MONDAY
January 22, 2001
volume 12, no. 22
Thompson Would Review RU-486 Abortion Pill Approval


    WASHINGTON, DC --)ProLifeInfonet) Pro-life Wisconsin Gov. Tommy Thompson said Friday he would review the recent approval of the abortion pill RU-486 if he is confirmed as health and human services secretary, suggesting there may be safety concerns for women. President Bush has appointed Thompson as the next Health Secretary.

    ``If there are some problems, and somebody has indicated there might be some safety concerns, it should be reviewed and that's what I will do,'' Thompson said Friday after a confirmation hearing before the Senate Health, Education, Labor and Pensions Committee.

    Thompson, who has built a strong pro-life record as Wisconsin governor, would not have the power to pull the drug from the market unless new medical information is uncovered.

    The Food and Drug Administration, part of the Department of Health and Human Services, approved the drug in September, 12 years after European women began using it and after years of strong opposition in the United States by pro-life groups.

    It was only after six hours of testimony, over two days and before two Senate committees, that Thompson was asked about RU-486. ``Will you take any action to undo the FDA approval?'' asked pro-abortion Sen. Hillary Rodham Clinton, D-N.Y., Thompson's last questioner.

    ``I don't intend to roll back anything unless it's proven to be unsafe,'' Thompson said in his first public comments on the matter. "I think it's my role to review the safety concerns for women in the United States. It's a new drug. It's contentious. It's controversial. And the safety concerns, as I understand it, are something that's in question." Asked by reporters what the safety concerns are, Thompson said, ``I don't know. Give me a chance to get confirmed and then we'll get into it.''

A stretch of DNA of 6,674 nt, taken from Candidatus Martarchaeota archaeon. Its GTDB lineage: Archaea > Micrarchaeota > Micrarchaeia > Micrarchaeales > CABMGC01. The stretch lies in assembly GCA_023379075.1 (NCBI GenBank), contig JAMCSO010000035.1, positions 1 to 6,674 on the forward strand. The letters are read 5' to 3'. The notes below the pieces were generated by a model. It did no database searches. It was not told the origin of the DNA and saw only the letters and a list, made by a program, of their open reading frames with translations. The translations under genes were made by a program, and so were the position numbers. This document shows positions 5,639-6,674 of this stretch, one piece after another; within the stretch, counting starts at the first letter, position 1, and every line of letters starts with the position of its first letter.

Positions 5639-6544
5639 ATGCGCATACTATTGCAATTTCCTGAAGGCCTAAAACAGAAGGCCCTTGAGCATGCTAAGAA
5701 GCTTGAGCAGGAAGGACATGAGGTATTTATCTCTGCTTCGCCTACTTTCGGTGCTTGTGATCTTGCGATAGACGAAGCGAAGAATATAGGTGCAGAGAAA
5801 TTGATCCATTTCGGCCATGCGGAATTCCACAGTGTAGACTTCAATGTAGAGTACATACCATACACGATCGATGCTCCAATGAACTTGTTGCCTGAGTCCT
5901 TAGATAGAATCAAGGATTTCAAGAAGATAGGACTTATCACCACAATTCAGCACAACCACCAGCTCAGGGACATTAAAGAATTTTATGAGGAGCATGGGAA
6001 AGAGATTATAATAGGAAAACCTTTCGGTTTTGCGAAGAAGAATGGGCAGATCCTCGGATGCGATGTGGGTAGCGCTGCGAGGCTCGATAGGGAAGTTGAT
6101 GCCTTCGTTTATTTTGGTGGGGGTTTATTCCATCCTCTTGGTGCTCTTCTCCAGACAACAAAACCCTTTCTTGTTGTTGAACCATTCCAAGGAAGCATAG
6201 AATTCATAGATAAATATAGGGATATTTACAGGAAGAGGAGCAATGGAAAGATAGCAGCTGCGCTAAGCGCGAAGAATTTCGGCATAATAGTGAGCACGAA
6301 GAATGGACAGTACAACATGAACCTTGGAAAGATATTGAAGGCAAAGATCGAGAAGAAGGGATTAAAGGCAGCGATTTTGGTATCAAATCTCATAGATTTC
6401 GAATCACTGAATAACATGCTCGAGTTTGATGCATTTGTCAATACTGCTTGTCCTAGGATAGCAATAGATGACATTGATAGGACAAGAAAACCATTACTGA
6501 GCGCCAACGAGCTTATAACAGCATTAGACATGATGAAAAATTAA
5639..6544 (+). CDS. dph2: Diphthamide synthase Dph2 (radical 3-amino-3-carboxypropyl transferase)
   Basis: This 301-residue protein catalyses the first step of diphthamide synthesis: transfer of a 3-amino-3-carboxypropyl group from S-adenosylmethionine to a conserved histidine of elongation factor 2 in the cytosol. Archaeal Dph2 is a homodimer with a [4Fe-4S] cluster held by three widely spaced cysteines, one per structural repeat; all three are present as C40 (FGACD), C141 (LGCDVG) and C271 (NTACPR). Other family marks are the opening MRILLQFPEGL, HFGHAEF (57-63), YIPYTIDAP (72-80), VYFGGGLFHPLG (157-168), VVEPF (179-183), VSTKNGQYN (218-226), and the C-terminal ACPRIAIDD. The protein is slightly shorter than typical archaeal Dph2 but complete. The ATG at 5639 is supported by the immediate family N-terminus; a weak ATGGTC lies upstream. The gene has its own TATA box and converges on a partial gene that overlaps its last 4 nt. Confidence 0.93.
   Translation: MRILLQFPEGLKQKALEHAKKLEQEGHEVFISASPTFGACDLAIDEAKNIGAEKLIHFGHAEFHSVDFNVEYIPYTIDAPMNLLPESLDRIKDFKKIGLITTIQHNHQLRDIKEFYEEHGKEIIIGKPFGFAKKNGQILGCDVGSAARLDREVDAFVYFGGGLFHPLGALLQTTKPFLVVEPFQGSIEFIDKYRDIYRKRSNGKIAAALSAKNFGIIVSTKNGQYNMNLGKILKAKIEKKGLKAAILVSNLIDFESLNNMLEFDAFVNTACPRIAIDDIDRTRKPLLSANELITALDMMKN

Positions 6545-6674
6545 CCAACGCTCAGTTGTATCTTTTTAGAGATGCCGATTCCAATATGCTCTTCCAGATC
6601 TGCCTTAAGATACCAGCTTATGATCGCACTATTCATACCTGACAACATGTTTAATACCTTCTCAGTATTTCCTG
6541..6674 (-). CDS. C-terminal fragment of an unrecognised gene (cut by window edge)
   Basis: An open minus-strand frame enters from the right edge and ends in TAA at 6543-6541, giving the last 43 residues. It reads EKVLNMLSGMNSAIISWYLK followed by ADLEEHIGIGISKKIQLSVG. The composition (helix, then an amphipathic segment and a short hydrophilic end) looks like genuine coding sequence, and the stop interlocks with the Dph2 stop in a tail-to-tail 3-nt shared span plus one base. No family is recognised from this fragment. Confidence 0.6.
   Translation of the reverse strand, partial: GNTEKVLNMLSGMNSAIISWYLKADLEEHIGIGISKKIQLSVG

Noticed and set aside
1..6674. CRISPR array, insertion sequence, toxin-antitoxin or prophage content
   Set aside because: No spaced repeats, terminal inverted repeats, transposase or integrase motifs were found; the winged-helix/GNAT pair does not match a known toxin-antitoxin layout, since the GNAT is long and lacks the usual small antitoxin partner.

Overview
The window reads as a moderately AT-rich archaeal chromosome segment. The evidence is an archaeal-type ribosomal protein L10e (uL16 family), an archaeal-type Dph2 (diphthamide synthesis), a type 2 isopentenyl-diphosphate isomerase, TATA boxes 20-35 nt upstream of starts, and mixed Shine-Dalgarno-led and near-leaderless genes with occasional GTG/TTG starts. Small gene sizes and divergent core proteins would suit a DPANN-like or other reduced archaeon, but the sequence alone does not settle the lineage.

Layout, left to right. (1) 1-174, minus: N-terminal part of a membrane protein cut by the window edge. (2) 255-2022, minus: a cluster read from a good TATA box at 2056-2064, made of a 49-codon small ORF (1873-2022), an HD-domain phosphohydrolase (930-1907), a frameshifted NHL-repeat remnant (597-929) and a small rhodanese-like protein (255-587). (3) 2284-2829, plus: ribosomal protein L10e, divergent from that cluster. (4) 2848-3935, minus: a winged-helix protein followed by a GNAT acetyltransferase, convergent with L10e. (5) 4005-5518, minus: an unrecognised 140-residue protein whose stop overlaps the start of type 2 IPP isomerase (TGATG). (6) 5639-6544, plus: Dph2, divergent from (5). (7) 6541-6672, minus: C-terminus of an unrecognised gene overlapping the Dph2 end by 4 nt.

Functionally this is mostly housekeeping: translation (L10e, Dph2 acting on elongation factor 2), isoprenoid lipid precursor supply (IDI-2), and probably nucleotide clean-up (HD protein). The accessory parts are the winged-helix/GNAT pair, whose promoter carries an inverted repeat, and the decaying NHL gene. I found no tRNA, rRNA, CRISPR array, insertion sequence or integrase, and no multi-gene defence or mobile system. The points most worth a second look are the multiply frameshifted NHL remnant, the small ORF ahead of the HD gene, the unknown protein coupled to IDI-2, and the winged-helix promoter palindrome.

Thompson's confirmation appears assured, with senators of both parties expressing strong support for him.

    The prospect of a review was already jolting pro-abortion supporters of the dangerous abortion drug.

    ``It's outrageous,'' said Katherine Spillar, national coordinator for the Feminist Majority. ``Clearly, Mr. Thompson is going to put his ideology over and above women's health.'' If he goes ahead with a review, she added: ``There will be a big fight.''

    But Douglas Johnson of the National Right to Life Committee said there are concerns about the way the FDA approved the drug and about how it is being produced. ``There certainly is enough evidence to warrant the agency looking at these issues,'' he said.

    In approving RU-486, the FDA wrongly determined it to be safe and effective. The agency does not have the power to overturn its decision unless there are unexpected, severe side effects. The FDA could, however, impose additional restrictions on its use, such as restricting what doctors could prescribe it or where it could be used. Those restrictions would be subject to a lengthy rule-making procedure and would need medical justification.

    Thompson was also asked about why FDA Commissioner Jane Henney was dismissed Thursday evening. Despite popularity among many industry and patient groups, Henney was not expected to stay largely because she oversaw the approval of RU-486.

    ``This is not the way to begin. This is truly not the way to begin,'' said Sen. Barbara Mikulski, D-Md. Referring RU-486, Mikulski added, ``I hope the dismissal of Jane Henney is not the future of a battleground. We cannot politicize the FDA.''

    Thompson responded that all political appointees were asked to submit their resignations but promised that he would review Henney's to be sure the decision about who will serve as his FDA commissioner is ``based on merit.''

For other news stories, see


January 22, 2001
volume 12, no. 22
DAILY News regarding the Sanctity of Life



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